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As the pastor of Bethel African Methodist Episcopal Church, a historic African American congregation in Baton Rouge, I am deeply concerned about a proposal in the Louisiana Legislature that would further expand Stand Your Ground laws in houses of worship. Far too many congregations in our country have felt the pain of gun violence — but expanding a law that has led to the disproportionate murder of black Americans is not the way to protect people of faith in Louisiana.

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This bill would allow anyone in a house of worship to shoot to kill someone who enters unlawfully, even if that person poses no threat to them. My church welcomes people of all colors and creeds daily. That’s no place for a shoot first, ask questions later mentality. In fact, our state’s existing Stand Your Ground law already applies to houses of worship and would allow someone to shoot and kill a person they reasonably believe to be a threat. This bill is not an added layer of protection; it is a smokescreen that would only encourage fear and distrust.

As a student at Morehouse College, I was inspired by the work of Mahatma Ghandi, the Rev. Martin Luther King, Jr, and Howard Thurman, and I have been charged to promote the ideals of nonviolence and love toward all people. This misguided bill would encourage people to shoot to kill one another if someone seems as though they don’t belong.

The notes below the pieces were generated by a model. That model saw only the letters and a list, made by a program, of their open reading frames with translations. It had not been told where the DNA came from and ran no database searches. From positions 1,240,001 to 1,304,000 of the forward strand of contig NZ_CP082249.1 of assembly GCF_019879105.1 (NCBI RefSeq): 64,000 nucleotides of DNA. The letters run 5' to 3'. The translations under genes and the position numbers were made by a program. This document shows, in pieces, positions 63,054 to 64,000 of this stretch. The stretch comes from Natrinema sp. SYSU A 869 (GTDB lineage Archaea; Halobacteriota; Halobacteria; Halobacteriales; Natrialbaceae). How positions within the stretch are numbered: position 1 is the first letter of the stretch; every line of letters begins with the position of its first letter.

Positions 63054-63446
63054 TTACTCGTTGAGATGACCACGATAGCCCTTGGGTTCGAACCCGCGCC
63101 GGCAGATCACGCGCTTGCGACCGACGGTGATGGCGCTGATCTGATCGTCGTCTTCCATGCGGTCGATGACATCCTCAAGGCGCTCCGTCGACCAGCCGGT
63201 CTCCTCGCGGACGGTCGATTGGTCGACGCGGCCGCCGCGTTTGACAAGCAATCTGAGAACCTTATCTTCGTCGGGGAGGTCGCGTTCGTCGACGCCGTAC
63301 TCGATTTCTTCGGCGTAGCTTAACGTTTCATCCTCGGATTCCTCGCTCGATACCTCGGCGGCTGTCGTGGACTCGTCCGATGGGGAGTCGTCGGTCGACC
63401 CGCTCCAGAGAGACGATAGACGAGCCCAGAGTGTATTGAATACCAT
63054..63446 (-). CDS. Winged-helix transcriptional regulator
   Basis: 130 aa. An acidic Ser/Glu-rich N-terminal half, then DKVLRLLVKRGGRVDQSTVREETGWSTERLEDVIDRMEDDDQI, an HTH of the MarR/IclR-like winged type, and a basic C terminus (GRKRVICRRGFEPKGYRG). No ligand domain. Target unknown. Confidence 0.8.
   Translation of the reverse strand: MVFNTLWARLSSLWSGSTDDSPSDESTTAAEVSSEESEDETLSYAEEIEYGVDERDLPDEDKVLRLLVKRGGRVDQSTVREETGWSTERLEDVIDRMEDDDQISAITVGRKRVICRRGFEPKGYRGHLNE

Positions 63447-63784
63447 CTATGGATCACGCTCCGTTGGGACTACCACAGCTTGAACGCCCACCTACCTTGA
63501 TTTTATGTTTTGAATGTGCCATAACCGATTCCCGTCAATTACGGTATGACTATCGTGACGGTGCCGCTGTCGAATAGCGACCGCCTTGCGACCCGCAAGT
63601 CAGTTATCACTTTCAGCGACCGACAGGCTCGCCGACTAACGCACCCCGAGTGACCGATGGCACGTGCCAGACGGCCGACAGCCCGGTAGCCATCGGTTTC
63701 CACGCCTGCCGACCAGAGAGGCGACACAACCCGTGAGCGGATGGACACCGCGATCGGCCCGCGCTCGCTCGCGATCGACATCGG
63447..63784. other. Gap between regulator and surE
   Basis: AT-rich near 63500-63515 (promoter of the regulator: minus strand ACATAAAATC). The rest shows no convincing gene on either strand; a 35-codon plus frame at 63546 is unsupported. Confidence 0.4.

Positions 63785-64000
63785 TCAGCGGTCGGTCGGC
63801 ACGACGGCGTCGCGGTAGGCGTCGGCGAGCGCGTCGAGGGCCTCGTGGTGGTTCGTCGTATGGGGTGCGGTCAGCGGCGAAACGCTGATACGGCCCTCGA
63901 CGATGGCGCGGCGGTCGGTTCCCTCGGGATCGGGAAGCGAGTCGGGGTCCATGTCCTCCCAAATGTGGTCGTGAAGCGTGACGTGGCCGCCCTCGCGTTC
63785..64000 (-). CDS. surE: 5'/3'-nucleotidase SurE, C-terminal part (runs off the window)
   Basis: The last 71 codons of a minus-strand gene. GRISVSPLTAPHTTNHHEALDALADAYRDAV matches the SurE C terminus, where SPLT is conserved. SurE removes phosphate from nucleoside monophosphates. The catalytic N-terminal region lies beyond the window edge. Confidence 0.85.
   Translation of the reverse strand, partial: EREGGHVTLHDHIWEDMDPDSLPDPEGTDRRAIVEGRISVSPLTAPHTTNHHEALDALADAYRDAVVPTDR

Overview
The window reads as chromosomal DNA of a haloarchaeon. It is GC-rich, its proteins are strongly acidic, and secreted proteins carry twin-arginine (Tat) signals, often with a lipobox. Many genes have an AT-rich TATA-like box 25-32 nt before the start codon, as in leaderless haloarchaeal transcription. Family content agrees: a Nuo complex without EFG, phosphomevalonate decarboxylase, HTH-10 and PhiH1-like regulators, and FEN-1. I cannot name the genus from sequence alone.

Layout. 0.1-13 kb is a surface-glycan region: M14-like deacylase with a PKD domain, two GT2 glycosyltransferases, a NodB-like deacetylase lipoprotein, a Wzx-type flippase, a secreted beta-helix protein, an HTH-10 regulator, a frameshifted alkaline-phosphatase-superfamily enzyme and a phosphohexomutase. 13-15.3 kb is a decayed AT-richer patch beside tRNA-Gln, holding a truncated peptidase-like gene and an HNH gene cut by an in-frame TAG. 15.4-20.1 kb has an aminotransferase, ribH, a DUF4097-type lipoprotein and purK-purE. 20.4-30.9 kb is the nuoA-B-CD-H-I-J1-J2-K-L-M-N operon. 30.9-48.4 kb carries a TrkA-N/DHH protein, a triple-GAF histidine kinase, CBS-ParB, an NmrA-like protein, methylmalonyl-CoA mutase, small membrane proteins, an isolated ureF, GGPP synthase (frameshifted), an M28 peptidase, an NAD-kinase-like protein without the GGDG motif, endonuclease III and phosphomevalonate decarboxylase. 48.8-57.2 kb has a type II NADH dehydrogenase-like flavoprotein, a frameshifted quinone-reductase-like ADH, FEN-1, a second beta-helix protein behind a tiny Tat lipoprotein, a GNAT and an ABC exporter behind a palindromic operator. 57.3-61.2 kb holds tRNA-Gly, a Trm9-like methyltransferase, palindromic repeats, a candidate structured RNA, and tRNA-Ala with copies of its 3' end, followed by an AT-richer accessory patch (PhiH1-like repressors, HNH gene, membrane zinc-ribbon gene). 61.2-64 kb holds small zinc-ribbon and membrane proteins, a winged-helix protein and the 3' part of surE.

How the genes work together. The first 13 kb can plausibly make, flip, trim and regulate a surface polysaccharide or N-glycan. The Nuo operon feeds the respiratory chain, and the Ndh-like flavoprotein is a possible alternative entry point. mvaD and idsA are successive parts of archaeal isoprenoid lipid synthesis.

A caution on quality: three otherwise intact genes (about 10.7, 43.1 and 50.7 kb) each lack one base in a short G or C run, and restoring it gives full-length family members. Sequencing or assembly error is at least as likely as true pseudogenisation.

As a pastor, I still believe in God’s protection and provisions. Yet I am no stranger to the threat of violence. I am a native Floridian, where Stand Your Ground has lead to vast increases in firearm homicide rates. This law has caused too many young African American males to be killed without rhyme or reason. I also know what it means to fear for the safety of those we love. My son is a police officer, and I pray daily for his protection and that of other first responders. But this law would not make our congregation safer; it would only cause more violence to a community that has already faced enough.

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“Blessed are the peacemakers, for they will be called children of God,” we read in Matthew 5:9. My faith guides me to be a peacemaker, but also to stand up to injustice. Stand Your Ground laws have historically increased rates of violence, particularly against the black community. I’d like to look at my future grandchildren and tell them I did everything I can to protect them from gun violence. To our elected officials, I send this charge: this your hour to stand up for what is right in the sight of God. Protect the people in your community and oppose House Bill 235.

The Rev. Herman Kelly

pastor, Bethel African Methodist Episcopal Church

Baton Rouge